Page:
Gritty Details

Wednesday, March 15, 2017

Tonight's Poet Corner: Kisu Shite-mo Ii?

Kisu Shite-mo Ii?
by Belinda Roddie

For me, kissing a boy was like
driving to the local supermarket,
all cursive on the sign and rickety
automatic doors, and picking out
a plastic container of tuna rolls
from the sushi section, right next
to the artisanal cheeses and
the discounted wine display.

It tasted fine, for its price and
quantity. The dry rice was an adequate
vessel for the fish and avocado,
the seaweed slightly stiff before
giving in to the saliva and the
liquid hunger. Sometimes, the rolls
were meant to be spicy, though
I usually ached for a bottle of
sriracha to add some extra power
to a not-so-bold ensemble of flavors.

I thought that eating this stuff
for eight dollars was the best I
could get - something I could afford
and eat without scrutiny. Much like
boys' kisses, storebought sushi
leaves little to the imagination, but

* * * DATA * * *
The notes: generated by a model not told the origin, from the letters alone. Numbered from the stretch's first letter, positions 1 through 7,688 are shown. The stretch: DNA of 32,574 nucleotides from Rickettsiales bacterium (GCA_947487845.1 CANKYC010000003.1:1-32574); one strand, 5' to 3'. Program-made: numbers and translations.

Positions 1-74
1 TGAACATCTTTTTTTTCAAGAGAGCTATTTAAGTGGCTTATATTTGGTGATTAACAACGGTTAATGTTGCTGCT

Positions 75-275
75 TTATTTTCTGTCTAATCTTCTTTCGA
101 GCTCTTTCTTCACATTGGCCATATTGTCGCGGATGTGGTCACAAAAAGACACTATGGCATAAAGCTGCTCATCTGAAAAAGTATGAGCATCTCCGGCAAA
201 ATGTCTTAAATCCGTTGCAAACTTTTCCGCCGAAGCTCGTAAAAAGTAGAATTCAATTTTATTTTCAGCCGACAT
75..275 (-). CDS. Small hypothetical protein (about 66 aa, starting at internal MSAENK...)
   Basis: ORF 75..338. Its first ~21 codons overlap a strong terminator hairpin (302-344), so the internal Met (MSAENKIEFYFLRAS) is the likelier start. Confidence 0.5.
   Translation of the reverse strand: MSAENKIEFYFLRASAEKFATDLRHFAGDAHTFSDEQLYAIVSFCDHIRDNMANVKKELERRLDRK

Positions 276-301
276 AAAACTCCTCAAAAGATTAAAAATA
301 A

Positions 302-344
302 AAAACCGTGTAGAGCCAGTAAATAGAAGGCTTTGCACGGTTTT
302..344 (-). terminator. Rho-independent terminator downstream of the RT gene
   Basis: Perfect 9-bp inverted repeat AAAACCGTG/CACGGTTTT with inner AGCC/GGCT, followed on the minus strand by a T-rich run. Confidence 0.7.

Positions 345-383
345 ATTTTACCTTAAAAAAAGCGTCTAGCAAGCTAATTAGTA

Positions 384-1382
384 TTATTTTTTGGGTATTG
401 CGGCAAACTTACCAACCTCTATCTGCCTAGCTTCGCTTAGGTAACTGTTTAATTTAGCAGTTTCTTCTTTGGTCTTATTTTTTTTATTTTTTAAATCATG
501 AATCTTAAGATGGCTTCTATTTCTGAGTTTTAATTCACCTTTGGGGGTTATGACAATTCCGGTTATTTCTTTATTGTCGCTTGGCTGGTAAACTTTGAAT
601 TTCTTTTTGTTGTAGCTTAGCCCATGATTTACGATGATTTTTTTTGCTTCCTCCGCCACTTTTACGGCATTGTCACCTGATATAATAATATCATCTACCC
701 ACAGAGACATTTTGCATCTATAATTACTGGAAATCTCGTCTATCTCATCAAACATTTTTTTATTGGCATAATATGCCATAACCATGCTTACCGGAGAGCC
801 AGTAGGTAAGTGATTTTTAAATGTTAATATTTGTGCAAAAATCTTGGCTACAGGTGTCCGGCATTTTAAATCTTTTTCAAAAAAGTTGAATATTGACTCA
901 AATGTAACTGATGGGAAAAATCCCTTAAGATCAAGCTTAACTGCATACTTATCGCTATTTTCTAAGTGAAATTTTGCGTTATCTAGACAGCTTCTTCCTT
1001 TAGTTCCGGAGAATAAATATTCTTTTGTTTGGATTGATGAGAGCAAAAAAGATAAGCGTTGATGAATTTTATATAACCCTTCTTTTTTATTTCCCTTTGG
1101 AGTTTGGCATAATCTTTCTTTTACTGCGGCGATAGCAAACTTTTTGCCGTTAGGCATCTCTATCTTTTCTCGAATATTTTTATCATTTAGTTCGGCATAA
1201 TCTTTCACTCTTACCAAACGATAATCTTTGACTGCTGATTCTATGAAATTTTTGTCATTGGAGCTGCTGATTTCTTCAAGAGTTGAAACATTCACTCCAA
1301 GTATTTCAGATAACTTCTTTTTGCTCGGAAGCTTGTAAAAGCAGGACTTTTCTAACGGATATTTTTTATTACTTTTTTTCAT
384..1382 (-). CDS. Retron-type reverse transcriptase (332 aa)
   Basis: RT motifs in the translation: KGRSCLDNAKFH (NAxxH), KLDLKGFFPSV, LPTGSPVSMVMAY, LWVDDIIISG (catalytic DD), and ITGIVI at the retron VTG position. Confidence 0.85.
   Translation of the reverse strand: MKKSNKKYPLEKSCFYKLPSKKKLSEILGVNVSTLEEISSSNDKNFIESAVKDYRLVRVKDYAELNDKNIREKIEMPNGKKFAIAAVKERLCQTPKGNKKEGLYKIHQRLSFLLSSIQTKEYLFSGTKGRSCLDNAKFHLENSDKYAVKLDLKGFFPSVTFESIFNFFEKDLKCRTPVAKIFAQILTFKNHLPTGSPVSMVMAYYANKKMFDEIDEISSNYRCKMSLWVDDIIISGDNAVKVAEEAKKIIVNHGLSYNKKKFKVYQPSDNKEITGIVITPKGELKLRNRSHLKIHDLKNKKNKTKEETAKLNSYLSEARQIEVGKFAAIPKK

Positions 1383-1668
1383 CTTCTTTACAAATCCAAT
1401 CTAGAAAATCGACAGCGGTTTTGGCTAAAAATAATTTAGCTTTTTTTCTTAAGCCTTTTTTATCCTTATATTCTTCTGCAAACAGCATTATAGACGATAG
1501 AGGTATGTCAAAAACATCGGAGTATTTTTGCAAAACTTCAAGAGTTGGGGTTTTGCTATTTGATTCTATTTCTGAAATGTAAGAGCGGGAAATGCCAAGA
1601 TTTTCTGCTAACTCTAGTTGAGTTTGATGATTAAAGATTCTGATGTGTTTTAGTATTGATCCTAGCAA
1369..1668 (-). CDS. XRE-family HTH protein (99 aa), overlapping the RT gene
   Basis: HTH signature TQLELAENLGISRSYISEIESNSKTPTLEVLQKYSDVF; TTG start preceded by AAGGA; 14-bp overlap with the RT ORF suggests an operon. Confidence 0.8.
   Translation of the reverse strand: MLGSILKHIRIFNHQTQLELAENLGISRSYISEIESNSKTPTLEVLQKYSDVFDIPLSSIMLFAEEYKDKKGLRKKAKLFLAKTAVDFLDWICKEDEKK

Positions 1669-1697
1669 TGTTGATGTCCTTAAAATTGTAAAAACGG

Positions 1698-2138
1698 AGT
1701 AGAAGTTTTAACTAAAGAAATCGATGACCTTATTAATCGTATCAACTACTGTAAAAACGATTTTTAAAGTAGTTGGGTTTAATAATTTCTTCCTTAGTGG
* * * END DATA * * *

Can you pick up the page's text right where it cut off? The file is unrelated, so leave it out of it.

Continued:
at least I felt the ingredients somewhat
thriving on my yearning tongue.

For me, kissing a girl was like
being seated at the bar in a small,
intimate restaurant, where the sushi
chefs offered an omakase, and I placed
my trust in the cuts of their salmon
and the art of their rolls. They made
me start light: thin sashimi drizzled
with delicate sauces, shrimp delivered
in squares on beds of rice and scallions.
As the plates got heavier, I could feel

the food dissolving in my mouth,
the blue crab leaving its savory
footprints on both my tastebuds
and my soul, the scallops scrambling
to make sense of my quivering
lips. Bite after bite, dish after dish, glass
after glass after glass of sake, I was warm,
comfortable, and at home. The personal
orgasm of culinary romance shook
me to my core and left me with pins
and needles and a lingering desire for
more (if only I had another hundred
dollars to spare for a second round).

Thankfully, kissing a girl doesn't require
a credit card. It gives you freedom in how
you choose from the menu provided in
that dimly lit izakaya on the corner of
downtown. You devour the hamachi, 
sighing as it melts against your teeth,
tasting the tobiko as the shudders of
love start all over again before you even
get the chance to set your chopsticks down.

What I'm saying is that I love your sushi,
babe. And I will always eat your sushi.
I will eat the fuck out of your sushi. And
I'll always come back for seconds before
returning to that stupid grocery store
again for a package of mediocrity with
a side of Nirvana playing on the car stereo
and a sad puddle of gritty wasabi.

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